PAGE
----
Tuesday, May 13, 2008

Book Review: Confessions of a Political Hitman

Confessions of a Political Hitman: My Secret Life of Scandal, Corruption, Hypocrisy and Dirty Attacks that Decide Who Gets Elected (And Who Doesn't)
(Sourcebooks, 309 pages) Author: Stephen Marks

Digging up political dirt on your opponent is as old as politics itself. Dirt sticks. People remember cutting attacks and it affects their voting decision - or, whether they vote at all. When solid information is unearthed that makes an opponent look bad, it becomes a very powerful tool that can be released at key times in a political campaign - precisely when it will have the most impact in switching votes.

Modern political campaigns have a polite term for the muckraking that is involved in digging up the goods on political opponents. It is called 'Opposition Research', also known by its short form, 'oppo'. Funny enough, the actual information that is produced is also called 'oppo'. Good 'oppo' is truly invaluable in winning a tough campaign. And a great 'oppo' - the person, who produces the dirt, is a rare and valuable asset.

Stephen Marks, the author of Confessions of a Political Hitman, as well as a ceaseless self-promoter, claims to be one of the finest 'oppo' men ever. Criss-crossing the United States over a 12 year career that began in 1994 and continued until 2006, he recounts in this autobiographical memoir the countless political campaigns he worked for on the Republican side: from state campaigns to national presidential campaigns.

In spite of the flashy title, the actual work involved in opposition research is actually very unglamorous. First, the candidate rarely wants to even acknowledge that they actually have hired a professional muckraker. So Marks worked in isolation, completely alone, and generally in contact only with the campaign manager. It was standard practice to avoid contact with anyone in the campaign, so that his existence would not be fodder for gossip and so that any interesting facts he found would not leak out.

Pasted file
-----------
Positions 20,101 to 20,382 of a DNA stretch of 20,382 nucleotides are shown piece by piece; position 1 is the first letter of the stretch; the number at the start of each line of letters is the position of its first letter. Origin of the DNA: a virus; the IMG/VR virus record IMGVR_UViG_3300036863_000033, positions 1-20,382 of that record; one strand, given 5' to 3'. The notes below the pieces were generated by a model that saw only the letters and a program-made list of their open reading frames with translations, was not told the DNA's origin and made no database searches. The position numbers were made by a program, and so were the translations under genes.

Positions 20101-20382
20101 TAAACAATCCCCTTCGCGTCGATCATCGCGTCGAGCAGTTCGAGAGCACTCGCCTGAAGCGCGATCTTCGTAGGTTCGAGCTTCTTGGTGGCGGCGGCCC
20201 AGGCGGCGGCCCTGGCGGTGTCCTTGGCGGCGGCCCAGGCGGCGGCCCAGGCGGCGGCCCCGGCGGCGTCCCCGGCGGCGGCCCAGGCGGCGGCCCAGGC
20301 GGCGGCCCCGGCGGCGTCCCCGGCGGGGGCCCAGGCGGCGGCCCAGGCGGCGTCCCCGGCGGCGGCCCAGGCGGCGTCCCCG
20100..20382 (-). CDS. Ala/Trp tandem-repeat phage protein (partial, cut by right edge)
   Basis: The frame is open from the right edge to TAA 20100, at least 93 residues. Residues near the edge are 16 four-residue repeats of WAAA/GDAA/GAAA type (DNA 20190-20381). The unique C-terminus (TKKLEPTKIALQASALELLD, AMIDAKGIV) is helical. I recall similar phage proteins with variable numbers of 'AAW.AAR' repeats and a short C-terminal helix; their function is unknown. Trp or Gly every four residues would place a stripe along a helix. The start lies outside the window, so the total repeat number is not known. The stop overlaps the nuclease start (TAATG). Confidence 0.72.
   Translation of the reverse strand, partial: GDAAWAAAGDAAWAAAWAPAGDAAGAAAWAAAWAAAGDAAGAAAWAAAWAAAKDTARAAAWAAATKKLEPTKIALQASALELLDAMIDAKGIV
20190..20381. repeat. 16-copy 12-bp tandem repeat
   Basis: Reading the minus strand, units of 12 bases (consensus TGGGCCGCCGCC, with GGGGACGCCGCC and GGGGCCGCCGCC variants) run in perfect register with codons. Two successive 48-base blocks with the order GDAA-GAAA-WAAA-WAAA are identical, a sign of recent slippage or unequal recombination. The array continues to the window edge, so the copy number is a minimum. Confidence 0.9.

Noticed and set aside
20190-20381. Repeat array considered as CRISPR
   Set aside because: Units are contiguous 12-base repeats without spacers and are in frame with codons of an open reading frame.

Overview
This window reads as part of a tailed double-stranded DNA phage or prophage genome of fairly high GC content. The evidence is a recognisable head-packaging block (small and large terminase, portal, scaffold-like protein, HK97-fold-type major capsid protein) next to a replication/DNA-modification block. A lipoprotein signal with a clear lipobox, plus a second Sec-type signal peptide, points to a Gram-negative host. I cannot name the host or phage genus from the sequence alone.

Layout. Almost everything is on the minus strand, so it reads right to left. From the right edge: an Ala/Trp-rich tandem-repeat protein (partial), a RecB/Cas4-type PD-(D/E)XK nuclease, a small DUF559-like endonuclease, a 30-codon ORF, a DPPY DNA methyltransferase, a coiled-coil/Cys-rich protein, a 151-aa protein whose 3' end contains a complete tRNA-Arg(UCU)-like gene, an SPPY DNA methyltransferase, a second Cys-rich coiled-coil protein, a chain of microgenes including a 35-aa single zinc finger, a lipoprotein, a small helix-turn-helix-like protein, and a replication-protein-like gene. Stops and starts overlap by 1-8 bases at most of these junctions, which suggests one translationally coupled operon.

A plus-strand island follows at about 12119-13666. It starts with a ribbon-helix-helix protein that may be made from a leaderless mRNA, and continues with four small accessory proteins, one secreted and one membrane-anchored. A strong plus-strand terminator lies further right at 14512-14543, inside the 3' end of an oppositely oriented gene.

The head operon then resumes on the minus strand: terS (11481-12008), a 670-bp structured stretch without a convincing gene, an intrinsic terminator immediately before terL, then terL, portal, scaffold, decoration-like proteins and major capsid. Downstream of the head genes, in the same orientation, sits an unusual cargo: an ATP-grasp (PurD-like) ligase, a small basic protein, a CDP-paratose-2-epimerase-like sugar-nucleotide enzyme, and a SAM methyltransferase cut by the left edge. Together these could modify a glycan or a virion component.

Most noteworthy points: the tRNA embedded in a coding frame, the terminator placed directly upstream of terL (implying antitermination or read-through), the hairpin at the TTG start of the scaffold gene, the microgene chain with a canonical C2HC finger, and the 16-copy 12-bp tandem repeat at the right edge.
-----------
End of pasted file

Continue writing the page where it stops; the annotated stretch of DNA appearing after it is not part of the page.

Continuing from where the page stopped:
His work would often be done long before the campaign began, increasing his isolation. This grunt work is basic research that is known to detectives and private investigators everywhere. It begins with a thorough check of physical court records in the target candidate's hometown, particularly for divorce records, bankruptcies and lawsuits that shed light on the target. Following that, Lexis-Nexis is used and all publicly available records are pored over. The hours are long and the worksite is the basement record rooms of small county courthouses across the United States.

Surprisingly, Marks is very sparse on advice about research techniques. He seems bored even to describe them in useful detail. Instead, he relies on spinning the facts he actually does find and especially looking for hypocrisy between the candidate's current positions and actions in the past. His favourite cases were former defense lawyers running for office, because he could inevitably discover through court records evidence of their defending the most egregious offenders of social mores, which would completely contradict the candidate's official policy on law and order.

What makes this a great read is that Marks is also an unhinged exhibitionist. He is self-centered and amoral, yet he characterizes himself as a "political innocent." Yeah, right. His profession is to uncover, document, comment upon and even exaggerate, the failings of others. By definition that is not the work of an innocent. His self-delusion, however, is to the reader's benefit. While being self-centered and self-indulgent may be serious character flaws, they make for great and sometimes salacious autobiographical details.

He condemns many of the candidates he investigates for the slightest trace of hypocrisy, particularly their sexual indiscretions. Yet, throughout the book he details, proudly, his predatory and deceptive sexual exploits in his character as "oppo-man". His hypocrisy and lack of self-awareness is stunning.

He ends the book having changed from a right-wing idealist into a centrist cynic. He now claims to be a reformed man, who has quit his itinerant lifestyle and has settled down to more savoury work. His "oppo-man" character has been left in the past.

This book does not merit a top recommendation because it lacks enough practical advice about how to do opposition research. Whether credible or not, there are few better train-wrecks of a book that so shamelessly delve into the actual nitty-gritty of trashing an opponent. It is an unusual take about a subject that has been rarely covered with such authority.